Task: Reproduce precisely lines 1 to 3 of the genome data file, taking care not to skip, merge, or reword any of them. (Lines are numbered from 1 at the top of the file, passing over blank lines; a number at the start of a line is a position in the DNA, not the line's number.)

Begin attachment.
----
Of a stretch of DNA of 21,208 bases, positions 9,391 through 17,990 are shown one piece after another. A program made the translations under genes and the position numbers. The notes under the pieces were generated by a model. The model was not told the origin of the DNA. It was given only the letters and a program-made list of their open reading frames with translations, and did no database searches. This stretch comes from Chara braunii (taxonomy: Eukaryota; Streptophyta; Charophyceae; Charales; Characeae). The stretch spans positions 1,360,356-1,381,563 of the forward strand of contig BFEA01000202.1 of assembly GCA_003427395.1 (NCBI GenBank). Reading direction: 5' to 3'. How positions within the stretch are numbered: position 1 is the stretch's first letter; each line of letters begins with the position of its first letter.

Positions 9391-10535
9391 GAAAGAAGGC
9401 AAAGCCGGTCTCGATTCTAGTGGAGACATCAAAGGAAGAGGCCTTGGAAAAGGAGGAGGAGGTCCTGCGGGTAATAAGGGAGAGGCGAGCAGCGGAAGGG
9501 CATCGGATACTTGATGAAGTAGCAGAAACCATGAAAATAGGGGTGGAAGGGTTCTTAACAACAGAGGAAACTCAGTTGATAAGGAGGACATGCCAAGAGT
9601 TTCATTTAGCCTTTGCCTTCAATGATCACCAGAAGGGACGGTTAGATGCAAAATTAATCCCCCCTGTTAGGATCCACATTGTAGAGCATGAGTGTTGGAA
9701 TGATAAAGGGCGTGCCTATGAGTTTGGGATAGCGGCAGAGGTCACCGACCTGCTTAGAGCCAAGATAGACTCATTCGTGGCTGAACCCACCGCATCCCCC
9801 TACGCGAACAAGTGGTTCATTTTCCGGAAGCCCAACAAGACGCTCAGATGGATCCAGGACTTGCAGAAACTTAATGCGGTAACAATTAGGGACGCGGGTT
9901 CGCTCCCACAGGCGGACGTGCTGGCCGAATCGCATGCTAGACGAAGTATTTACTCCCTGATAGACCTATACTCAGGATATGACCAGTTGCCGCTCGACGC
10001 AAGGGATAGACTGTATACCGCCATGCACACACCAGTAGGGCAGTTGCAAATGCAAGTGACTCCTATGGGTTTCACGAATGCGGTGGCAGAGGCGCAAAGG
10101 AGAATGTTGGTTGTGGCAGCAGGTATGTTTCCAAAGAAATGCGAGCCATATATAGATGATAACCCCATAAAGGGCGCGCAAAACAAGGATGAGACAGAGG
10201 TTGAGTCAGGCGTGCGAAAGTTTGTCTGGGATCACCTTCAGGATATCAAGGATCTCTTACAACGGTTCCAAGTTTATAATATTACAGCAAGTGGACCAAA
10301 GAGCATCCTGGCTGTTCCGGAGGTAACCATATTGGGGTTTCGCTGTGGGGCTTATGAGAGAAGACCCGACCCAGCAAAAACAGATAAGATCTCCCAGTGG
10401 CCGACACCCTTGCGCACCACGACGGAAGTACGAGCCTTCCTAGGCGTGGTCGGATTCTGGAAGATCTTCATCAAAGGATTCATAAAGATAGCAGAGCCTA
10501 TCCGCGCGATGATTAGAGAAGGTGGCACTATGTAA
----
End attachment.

Of a stretch of DNA of 21,208 bases, positions 9,391 through 17,990 are shown one piece after another. A program made the translations under genes and the position numbers. The notes under the pieces were generated by a model. The model was not told the origin of the DNA. It was given only the letters and a program-made list of their open reading frames with translations, and did no database searches. This stretch comes from Chara braunii (taxonomy: Eukaryota; Streptophyta; Charophyceae; Charales; Characeae). The stretch spans positions 1,360,356-1,381,563 of the forward strand of contig BFEA01000202.1 of assembly GCA_003427395.1 (NCBI GenBank). Reading direction: 5' to 3'. How positions within the stretch are numbered: position 1 is the stretch's first letter; each line of letters begins with the position of its first letter.

Positions 9391-10535
9391 GAAAGAAGGC